• Delineating Structural Requirements of hASBT: A Rational Approach to Prodrug Design

      Rais, Rana; Polli, James E. (2010)
      Human apical sodium dependent bile acid transporter (hASBT) plays a critical role in the enterohepatic recirculation of bile acids and is a prodrug target to increase drug absorption. hASBT has been studied to determine the requirements for the binding and transport of bile acid conjugates. Methods to screen and evaluate inhibitors or substrates of this transporter were first optimized and developed. Results suggest the maximum concentration of co-solvents such as DMAC, DMF, DMSO, ethanol, and methanol that could facilitate solubilization of low solubility compounds without detrimentally impacting transporter kinetics. Additionally, extraction methods compatible with LC/MS/MS for substrates were determined. To evaluate the structural requirements of hASBT, 35 monoanionic and dianionic bile acid conjugates were synthesized and evaluated to explore the bile acid chemistry space beyond the C-24 region, and its effect on hASBT binding. Conjugates were subjected to hASBT inhibition and subsequent 3D-QSAR model development. Monoanions were potent inhibitors of hASBT. Dianion potency was due to the presence of specific intramolecular hydrogen bonding, which can be denoted a molecular switch, which allowed for increased conjugate hydrophobicity and hence activity. Validation was performed by synthesizing additional compounds and by NMR methods. Uptake studies were performed on a subset of these compounds, entailing the cellular quantification of compounds using LC-MS. hASBT kinetic parameters Km, Vmax and PP were measured for each conjugate. All mono-anionic conjugates were potent substrates while dianions, cations and zwitterions were not substrates. CSP-SAR models were derived using structural and physicochemical descriptors, and evaluated via cross-validation. The best CSP-SAR model for Km included two structural and two physiochemical descriptors, where substrate hydrophobicity enhanced affinity. A best CSP-SAR model for Km/normVmax employed one structural and three physicochemical descriptors, indicating hydrophobicity enhanced efficiency. Lastly, to exemplify hASBT as a prodrug target, three analogues of gabapentin were evaluated as substrates and inhibitors of ASBT. The compounds included two monoanionic and one dianionic conjugate. The potential prodrugs possessed high inhibitory potency along with high affinity for hASBT. The prodrugs were catalytically hydrolyzed to yield drug in Caco-2 homogenates. This work overall helps elucidate structural requirements to successfully design prodrugs to target hASBT.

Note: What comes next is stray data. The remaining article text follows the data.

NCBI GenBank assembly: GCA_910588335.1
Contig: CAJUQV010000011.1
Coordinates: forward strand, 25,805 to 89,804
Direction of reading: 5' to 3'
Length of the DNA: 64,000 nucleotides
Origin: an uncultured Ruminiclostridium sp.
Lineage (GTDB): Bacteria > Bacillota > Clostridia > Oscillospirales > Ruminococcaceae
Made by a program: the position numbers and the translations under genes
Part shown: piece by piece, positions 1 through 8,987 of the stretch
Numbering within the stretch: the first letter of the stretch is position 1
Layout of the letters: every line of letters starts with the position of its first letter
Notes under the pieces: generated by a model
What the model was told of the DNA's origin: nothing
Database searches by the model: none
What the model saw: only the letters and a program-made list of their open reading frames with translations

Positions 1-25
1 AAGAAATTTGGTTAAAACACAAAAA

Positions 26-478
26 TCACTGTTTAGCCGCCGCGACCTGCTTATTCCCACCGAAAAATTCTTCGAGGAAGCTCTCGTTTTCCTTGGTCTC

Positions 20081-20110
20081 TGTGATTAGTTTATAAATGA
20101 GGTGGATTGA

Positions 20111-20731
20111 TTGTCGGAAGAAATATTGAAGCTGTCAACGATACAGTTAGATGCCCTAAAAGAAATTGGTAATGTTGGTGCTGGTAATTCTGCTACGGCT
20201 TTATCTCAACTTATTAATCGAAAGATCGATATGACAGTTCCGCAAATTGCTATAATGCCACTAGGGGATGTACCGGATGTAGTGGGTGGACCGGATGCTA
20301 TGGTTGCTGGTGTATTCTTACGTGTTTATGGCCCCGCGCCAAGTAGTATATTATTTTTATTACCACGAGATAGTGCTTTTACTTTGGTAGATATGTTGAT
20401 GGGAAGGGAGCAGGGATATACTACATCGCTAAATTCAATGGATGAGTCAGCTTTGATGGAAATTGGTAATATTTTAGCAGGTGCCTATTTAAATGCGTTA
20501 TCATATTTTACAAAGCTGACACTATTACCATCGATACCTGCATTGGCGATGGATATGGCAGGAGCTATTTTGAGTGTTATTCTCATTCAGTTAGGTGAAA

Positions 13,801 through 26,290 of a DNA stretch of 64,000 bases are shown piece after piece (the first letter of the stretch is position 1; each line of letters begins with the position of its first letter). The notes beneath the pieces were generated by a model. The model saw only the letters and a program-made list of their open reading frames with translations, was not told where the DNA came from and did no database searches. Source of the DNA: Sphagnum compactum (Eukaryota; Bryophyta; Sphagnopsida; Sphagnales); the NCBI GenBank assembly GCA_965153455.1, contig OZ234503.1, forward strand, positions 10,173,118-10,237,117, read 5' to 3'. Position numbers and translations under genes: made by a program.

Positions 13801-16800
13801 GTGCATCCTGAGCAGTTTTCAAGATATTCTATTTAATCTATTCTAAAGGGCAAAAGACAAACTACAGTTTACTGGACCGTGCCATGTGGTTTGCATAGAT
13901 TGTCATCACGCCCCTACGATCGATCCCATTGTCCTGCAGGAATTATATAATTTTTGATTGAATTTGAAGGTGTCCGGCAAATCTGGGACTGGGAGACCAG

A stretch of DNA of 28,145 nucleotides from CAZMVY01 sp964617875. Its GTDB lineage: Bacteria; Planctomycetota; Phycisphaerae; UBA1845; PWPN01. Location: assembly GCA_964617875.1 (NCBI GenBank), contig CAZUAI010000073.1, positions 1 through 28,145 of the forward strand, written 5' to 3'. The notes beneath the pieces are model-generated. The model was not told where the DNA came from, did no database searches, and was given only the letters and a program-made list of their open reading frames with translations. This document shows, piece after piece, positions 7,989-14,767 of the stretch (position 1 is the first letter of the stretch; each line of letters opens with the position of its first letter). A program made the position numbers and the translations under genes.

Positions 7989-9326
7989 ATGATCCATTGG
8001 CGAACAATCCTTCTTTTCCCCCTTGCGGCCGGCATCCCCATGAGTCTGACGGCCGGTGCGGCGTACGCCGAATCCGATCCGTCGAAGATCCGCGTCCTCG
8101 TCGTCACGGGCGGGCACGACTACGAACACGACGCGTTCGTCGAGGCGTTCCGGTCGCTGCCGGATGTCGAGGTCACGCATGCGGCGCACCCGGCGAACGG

• Effect of Cadmium Exposure on the Transport System of Organic Cation Transporters and Multidrug and Toxin Extrusion Proteins (OCTs/MATEs)

      Yang, Hong; Shu, Yan, Ph.D. (2019)
      The universal pollution by cadmium (Cd) in our agricultural land and the prevalence of cigarette smoking make the environmental Cd exposure an unneglectable human health concern. While the mechanism of cadmium accumulation has been extensively studied, no explicit mechanism has been reported regarding the elimination of cadmium from the body. On the other hand, whereas Cd exposure has been correlated with a variety of diseases, little is known pertaining to its effect on drug disposition and response in patients. Thus, we aim to delineate the mechanism of cadmium elimination and detoxification and to gain new insights into its effect on xenobiotic disposition and response. The OCTs/MATEs transport system are pair of transporter proteins highly expressed at the basolateral and apical membrane of hepatocytes and renal proximal tubules respectively. Recently, Cd has been identified as a substrate of OCTs, while we determined that MATEs could reduce the toxicity of Cd by serving as its efflux transporters in vitro. In addition, knockout of Mate1 in mice kidney resulted in higher renal toxicity in both chronic and acute Cd intoxication studies. We found that Cd was an inducer of OCT activity while an inhibitor towards MATEs in cells. Consistently, Cd exposure could lead to accumulation of the substrates of these transporters in mouse liver and kidney. Being focused on human (h) OCT2 and MATE1, our mechanistic studies revealed that hOCT2, as compared to hMATE1, was more active in trafficking between the plasma membrane and the cytoplasmic storage pool. Cd exposure could trigger the formation of a protein complex consisting of AKT2, calmodulin and AS160, which could then selectively facilitate the phosphorylation of AKT2 at T309, and initiate the translocation of hOCT2 to the plasma membrane. Altogether, our findings have identified MATE transporters as new contributors for Cd detoxification, and provided foundation to uncover environmental Cd as a previously unrecognized factor for the broad variation in drug disposition and response.